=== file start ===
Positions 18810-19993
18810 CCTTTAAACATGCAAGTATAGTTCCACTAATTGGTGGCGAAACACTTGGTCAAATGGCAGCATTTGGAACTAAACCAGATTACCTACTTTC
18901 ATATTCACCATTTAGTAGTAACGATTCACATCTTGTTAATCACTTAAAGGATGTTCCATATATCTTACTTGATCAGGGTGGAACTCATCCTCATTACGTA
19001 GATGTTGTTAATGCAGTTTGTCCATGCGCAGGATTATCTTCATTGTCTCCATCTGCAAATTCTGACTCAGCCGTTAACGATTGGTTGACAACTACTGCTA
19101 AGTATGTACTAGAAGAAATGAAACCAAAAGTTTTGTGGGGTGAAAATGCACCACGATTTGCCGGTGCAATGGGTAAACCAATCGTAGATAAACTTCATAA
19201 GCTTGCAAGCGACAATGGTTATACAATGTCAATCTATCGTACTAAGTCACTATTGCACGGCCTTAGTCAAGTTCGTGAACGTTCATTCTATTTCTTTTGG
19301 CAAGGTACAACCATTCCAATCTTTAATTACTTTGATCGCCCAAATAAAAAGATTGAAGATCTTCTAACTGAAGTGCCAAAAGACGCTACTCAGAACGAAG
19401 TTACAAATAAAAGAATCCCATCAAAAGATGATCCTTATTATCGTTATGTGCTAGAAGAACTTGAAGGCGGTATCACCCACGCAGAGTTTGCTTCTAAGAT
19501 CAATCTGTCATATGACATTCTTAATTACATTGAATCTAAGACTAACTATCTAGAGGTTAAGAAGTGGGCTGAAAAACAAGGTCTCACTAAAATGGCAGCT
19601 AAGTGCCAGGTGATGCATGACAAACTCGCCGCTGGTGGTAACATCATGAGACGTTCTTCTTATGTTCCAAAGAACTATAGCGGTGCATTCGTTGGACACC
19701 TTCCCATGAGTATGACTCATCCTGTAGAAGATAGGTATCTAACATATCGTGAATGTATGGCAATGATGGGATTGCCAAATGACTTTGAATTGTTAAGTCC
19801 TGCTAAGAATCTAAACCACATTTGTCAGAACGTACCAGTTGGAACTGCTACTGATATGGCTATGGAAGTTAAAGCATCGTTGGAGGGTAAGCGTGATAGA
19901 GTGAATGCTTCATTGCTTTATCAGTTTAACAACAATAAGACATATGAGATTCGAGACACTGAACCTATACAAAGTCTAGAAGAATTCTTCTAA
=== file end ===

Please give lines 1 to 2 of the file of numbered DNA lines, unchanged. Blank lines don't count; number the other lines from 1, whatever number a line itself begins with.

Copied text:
Positions 18810-19993
18810 CCTTTAAACATGCAAGTATAGTTCCACTAATTGGTGGCGAAACACTTGGTCAAATGGCAGCATTTGGAACTAAACCAGATTACCTACTTTC